The fourth AMCA conference seeks to open the concept of abstraction up to inquiry across multiple disciplinary formulations, so as to probe both the frame of modern abstraction and its promise to unframe. Papers might engage a range of subjects, including and not limited to (1) critical accounts of the concept of abstraction; (2) case studies of artistic practice; (3) critical analyses of interactions between artists and architects, or art and calculation; (4) reinterpretations of global conditions for abstract art in the twentieth century. As a whole, the conference is intended to highlight transformations of abstraction in the non-West, including the Arab world, Iran, and Turkey, and the history of aniconic ornament in their spiritual landscapes. Equally it aims to take other impetuses into account: the abstract calculations of colonialism, economics, and planning that produced the modern condition, as well as ethical issues surrounding the abdication of the figure or the non-figure (such as sincerity of practice or lack thereof).

The conference will take place at two institutions: NYU-Abu Dhabi and the Barjeel Art Foundation in Sharjah. By convening the conference in conjunction with a collection of art assembled outside national boundaries, and within a new institution of higher learning located between the Middle East and Asia, in which Europe is de-centered, we anticipate that our discussions in the United Arab Emirates will enable us to un-frame abstraction as an artistic process, goal, and critique. To that end, the conference will conclude with a day of “unconference”, when the questions raised in the conference may be applied to the collection of art in the Barjeel Art Foundation. This collection includes work by Etel Adnan, Mohammed Melehi, Mona Saudi, Hugette Caland, Shakir Hassan Al Said, Omar El Nagdi, and others may be viewed at  https://www.google.com/culturalinstitute/u/0/collection/barjeel-art-foundation.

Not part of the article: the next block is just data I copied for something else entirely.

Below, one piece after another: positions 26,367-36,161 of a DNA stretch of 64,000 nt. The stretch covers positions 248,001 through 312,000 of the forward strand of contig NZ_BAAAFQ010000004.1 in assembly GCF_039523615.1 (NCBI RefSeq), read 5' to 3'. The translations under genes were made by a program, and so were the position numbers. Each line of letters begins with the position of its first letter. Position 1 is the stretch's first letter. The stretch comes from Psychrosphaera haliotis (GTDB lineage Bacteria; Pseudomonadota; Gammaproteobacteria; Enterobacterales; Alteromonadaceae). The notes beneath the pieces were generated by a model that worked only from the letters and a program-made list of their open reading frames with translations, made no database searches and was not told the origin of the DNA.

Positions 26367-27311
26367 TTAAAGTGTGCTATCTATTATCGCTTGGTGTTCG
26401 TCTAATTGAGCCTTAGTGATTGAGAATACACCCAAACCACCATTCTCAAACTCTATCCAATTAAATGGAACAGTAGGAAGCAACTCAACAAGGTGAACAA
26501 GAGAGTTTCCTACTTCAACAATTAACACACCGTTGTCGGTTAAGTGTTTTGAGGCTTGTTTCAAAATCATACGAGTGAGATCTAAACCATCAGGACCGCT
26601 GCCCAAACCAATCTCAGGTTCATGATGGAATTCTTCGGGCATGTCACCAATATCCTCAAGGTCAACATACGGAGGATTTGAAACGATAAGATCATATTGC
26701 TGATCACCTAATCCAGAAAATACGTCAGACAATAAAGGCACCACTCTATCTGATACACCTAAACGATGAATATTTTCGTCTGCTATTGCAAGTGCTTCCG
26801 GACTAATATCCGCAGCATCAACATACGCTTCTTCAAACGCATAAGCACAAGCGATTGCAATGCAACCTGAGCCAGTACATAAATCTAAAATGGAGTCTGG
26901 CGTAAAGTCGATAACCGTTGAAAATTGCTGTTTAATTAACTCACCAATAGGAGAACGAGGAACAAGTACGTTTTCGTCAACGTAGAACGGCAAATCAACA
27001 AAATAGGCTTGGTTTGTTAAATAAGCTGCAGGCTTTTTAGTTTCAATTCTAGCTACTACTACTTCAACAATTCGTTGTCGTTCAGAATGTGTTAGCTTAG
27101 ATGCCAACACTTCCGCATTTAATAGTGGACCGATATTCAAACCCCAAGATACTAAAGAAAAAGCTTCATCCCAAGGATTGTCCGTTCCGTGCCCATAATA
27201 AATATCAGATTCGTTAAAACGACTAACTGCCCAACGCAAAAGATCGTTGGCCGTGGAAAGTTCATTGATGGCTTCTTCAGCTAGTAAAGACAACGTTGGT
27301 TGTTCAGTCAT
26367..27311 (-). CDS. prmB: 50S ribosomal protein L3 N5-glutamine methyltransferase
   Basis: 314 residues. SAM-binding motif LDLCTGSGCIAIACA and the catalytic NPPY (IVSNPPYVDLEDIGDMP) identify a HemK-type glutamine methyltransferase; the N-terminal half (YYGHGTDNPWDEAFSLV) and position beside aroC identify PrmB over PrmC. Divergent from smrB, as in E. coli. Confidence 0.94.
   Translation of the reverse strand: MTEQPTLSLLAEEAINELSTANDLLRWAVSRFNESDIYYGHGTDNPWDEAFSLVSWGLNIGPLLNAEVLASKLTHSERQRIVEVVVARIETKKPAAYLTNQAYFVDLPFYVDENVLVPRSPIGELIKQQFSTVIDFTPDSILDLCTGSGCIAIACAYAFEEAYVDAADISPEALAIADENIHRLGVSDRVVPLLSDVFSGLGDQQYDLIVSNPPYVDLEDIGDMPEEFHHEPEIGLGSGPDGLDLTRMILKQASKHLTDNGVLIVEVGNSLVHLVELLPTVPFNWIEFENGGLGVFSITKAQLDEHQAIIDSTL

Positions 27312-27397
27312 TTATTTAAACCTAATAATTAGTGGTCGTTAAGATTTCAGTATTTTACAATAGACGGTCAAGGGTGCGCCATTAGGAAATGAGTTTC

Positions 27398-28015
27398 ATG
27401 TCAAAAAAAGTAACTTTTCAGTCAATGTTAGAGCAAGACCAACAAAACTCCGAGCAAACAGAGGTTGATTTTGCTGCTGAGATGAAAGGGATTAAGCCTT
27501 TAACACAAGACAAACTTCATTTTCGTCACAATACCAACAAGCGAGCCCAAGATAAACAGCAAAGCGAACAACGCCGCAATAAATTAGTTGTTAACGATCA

All proposals to be submitted by Oct 31st 2015
to: info@amcainternational.org. Responses will be emailed on December 1st, 2015.

Conference participation of presenters will be fully subsidized by the generous sponsorship of Barjeel Art Foundation and NYUAD


Saleem Al-Bahloly (EUME Fellow 2014-2016, Forum Transregionale Studien)
Jessica Gerschultz (University of Kansas)
Anneka Lenssen (UC Berkeley)
Salwa Mikdadi (NYUAD)
Nada Shabout (University of North Texas)

In Collaboration with

Barjeel Art Foundation



Register for this Event here

Sunday, May 22: Day 1

9:00 – 9:30 AM Registration
Institute Conference Center
Meeting Room Foyer
9:30 – 9:45 AM Welcome Remarks & Introduction
Robert J.C. Young, Dean of Arts & Humanities,NYUAD
Salwa Mikdadi, NYUAD
Nada Shabout, AMCA
Sultan Al Qassemi, BAF
9:45 – 11:00 AM Panel I: Painting: Questions of the Liminal Space
Beyond Figuration: Exploring the space between the abstract and the figurative in Marwan’s painting